Grammy-winning rock star Sting has boosted ticket sales of his Broadway musical “The Last Ship” and won praise for his performance as a foreman in the show based on his childhood in a shipbuilding town in northeast England.
“The Last Ship,” the first Broadway musical written by Sting, opened on Oct. 26 to mixed reviews, winning praise for his rousing score but losing points for its confused, tangled story.
Ticket sales flagged, with the show losing a reported $75,000 a week since previews began, and the former front man of rock group the Police announced he would join the cast for a limited time.
Yes, darlings, you read that headline correctly–Jennifer Lawrence is not only pretty and talented and funny but she can sing too.
I mean, can she see the future and walk through walls also? Ugh.
If you saw the latest Hunger Games flick, Mockingjay Part 1, you’ll recall the scene when Katniss sings a little ditty called “The Hanging Tree” which quickly becomes the rallying tune of the rebel forces. Well someone had the bright idea to make that song an actual song and now it’s climbing the charts! It’s even cracked the top 40!
But don’t expect a full album of Katniss karaoke–I hear Jen was nearly in tears when asked to sing in the movie and she herself even admitted that her voice isn’t something she’d be keen to show off…
“I can’t stand singing,” she admitted. “The idea of singing in front of people is my biggest fear in the entire world.”
Well it looks like she can consider that phobia conquered and then some. Listen to her impressive vocals here:
Superstars dominated most of the headlines Friday when the Grammys revealed their 2015 nominations, but while Sam Smith, Beyoncé, Pharrell Williams and Iggy Azalea all pulled in multiple nods for hit recordings, the Grammys’ 83 categories also allow acts who haven’t topped the radio charts or sold millions of downloads to be recognized for the quality of their work. We look at some exceptional albums music lovers might discover by searching deep in the nominees’ list.
Power-mad President Snow would be impressed with Mockingjay‘s unbending rule.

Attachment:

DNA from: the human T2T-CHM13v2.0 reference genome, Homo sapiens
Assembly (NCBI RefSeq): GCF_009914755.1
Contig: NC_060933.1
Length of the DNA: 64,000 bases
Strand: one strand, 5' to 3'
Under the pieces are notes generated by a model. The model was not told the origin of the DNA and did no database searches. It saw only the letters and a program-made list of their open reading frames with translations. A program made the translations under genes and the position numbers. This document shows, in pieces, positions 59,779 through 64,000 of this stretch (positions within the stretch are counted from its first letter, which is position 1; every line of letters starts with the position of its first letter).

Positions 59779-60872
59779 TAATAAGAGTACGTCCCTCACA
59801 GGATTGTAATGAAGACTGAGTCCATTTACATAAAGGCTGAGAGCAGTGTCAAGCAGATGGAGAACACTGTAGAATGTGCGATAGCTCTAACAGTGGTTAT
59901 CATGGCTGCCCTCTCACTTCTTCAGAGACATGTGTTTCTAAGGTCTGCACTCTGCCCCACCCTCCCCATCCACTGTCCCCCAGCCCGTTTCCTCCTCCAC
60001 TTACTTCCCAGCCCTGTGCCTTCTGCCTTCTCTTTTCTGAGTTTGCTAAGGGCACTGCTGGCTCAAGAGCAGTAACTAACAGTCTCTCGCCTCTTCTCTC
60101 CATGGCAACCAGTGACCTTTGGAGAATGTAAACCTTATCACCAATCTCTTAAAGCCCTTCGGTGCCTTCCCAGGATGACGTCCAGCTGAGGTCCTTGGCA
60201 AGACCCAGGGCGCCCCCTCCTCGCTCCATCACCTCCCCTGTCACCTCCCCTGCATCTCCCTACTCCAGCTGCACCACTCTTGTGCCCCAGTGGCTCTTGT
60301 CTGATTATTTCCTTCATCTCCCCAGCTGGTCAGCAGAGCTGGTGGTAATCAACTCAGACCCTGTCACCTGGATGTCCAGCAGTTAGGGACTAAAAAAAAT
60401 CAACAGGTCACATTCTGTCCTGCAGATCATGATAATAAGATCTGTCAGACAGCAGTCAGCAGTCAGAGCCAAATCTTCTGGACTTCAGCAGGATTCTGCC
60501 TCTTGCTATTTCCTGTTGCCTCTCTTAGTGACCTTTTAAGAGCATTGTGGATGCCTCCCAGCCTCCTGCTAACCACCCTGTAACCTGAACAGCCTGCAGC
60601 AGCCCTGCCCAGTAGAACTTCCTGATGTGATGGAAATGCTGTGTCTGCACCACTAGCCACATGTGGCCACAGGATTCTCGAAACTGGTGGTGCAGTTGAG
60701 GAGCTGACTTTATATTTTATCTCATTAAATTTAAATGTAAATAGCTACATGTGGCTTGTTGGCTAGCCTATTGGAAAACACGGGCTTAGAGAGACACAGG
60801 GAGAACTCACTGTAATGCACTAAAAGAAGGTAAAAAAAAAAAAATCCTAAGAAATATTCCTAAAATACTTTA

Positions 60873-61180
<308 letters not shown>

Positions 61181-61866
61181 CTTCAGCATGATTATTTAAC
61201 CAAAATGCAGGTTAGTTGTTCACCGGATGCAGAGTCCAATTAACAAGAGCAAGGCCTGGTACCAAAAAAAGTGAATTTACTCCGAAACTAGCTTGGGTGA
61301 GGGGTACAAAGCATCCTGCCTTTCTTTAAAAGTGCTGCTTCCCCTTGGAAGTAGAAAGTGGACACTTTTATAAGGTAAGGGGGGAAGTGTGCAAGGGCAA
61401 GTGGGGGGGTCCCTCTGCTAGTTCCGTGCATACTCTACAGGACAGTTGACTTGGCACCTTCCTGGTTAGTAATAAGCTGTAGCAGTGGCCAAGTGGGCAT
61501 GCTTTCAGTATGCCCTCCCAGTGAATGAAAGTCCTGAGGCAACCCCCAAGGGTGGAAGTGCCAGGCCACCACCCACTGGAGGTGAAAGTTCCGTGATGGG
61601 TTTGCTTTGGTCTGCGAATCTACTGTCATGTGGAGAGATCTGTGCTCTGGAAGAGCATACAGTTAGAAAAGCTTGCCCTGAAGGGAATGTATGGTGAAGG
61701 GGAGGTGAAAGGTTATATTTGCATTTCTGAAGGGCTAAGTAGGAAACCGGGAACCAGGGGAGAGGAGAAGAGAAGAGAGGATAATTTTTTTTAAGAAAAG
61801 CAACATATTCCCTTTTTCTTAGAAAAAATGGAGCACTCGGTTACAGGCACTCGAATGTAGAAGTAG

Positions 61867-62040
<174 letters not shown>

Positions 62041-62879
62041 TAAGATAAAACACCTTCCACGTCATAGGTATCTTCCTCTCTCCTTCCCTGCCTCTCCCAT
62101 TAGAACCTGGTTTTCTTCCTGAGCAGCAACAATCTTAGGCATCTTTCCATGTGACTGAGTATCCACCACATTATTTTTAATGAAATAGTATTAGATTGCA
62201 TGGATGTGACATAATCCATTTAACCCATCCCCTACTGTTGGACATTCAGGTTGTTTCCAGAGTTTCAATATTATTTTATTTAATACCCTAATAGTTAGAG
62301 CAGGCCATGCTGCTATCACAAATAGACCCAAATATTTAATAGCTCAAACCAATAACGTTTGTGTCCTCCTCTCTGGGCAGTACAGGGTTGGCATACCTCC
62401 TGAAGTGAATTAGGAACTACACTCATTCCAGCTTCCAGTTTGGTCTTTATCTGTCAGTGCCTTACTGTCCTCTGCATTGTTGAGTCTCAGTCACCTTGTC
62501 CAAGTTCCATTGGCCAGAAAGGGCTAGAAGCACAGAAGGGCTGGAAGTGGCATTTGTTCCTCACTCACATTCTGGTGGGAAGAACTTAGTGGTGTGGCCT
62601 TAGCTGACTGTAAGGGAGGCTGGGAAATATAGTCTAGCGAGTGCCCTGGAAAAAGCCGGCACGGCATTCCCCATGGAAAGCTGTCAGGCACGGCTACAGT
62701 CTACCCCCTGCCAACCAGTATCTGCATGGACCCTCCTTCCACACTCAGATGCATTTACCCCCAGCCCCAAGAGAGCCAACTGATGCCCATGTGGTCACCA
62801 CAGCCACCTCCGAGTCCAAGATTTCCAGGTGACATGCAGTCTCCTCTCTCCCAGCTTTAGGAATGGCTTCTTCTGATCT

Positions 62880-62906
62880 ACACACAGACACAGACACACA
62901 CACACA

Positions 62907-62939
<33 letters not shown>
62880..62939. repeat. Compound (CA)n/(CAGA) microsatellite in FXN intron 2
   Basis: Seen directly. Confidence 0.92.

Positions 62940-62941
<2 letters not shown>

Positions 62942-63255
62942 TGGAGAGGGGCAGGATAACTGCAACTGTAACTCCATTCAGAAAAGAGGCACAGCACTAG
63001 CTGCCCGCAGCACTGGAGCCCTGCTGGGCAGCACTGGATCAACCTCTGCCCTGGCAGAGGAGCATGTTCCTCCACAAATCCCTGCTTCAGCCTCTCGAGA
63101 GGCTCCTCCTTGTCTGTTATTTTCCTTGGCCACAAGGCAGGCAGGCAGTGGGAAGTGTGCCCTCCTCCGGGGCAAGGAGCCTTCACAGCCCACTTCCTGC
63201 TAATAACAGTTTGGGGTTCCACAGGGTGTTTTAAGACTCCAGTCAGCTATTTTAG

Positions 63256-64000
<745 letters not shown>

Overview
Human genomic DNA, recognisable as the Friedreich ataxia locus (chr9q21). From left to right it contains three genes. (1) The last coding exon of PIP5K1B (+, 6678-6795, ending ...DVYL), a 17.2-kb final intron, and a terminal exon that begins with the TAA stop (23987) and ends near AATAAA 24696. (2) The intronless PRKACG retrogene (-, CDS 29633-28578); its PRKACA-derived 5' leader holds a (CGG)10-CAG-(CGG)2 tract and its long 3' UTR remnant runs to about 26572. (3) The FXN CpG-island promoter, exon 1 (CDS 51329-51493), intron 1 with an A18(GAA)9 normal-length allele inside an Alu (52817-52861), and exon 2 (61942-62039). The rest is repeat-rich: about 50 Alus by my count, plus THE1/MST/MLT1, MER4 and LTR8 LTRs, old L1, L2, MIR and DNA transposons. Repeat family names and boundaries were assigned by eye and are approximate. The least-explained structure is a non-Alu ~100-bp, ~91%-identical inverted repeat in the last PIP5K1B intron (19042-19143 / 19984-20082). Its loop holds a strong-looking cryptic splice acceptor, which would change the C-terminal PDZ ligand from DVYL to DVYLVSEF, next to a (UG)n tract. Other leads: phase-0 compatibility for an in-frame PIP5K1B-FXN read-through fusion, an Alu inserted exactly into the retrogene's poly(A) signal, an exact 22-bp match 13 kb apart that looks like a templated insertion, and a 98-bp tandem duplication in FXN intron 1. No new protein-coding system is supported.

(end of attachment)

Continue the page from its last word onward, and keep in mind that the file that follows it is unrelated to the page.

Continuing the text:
For the third week in a row, The Hunger Games: Mockingjay — Part 1 has led the box office, earning $21.6 million, according to studio estimates from Rentrak.
The third film in the Hunger Games franchise was aided by the notoriously slow post-Thanksgiving release weekend. There were no serious challengers.
“The Hunger Games is too mighty for any movie entering the arena,” says Rentrak analyst Paul Dergarabedian. “Mockingjay steamrolls along and everyone gets out of the way.”
The movie passed Transformers: Age of Extinction ($245 million) among top domestic box office performers of the year with $257.7 million. It barely trails Captain America: The Winter Soldier ($259.8 million) and The Lego Movie ($257.8 million).
“But Mockingjay will leapfrog both of them soon to get to number two,” says Dergarabedian.
Marvel’s Guardians of the Galaxy remains the top domestic grossing movie of the year at $332.5 million.
The Oscar-winning actress, 24, found herself amongst the likes of One Direction, Taylor Swift, and Meghan Trainor this week, climbing music charts worldwide with “The Hanging Tree,” a track off the soundtrack to The Hunger Games: Mockingjay – Part 1.
Led by composer James Newton Howard, “The Hanging Tree” is also performing well stateside. Billboard reports that the track could move 150,000 copies, making it a contender for the top 40 of Billboard’s Hot 100 chart.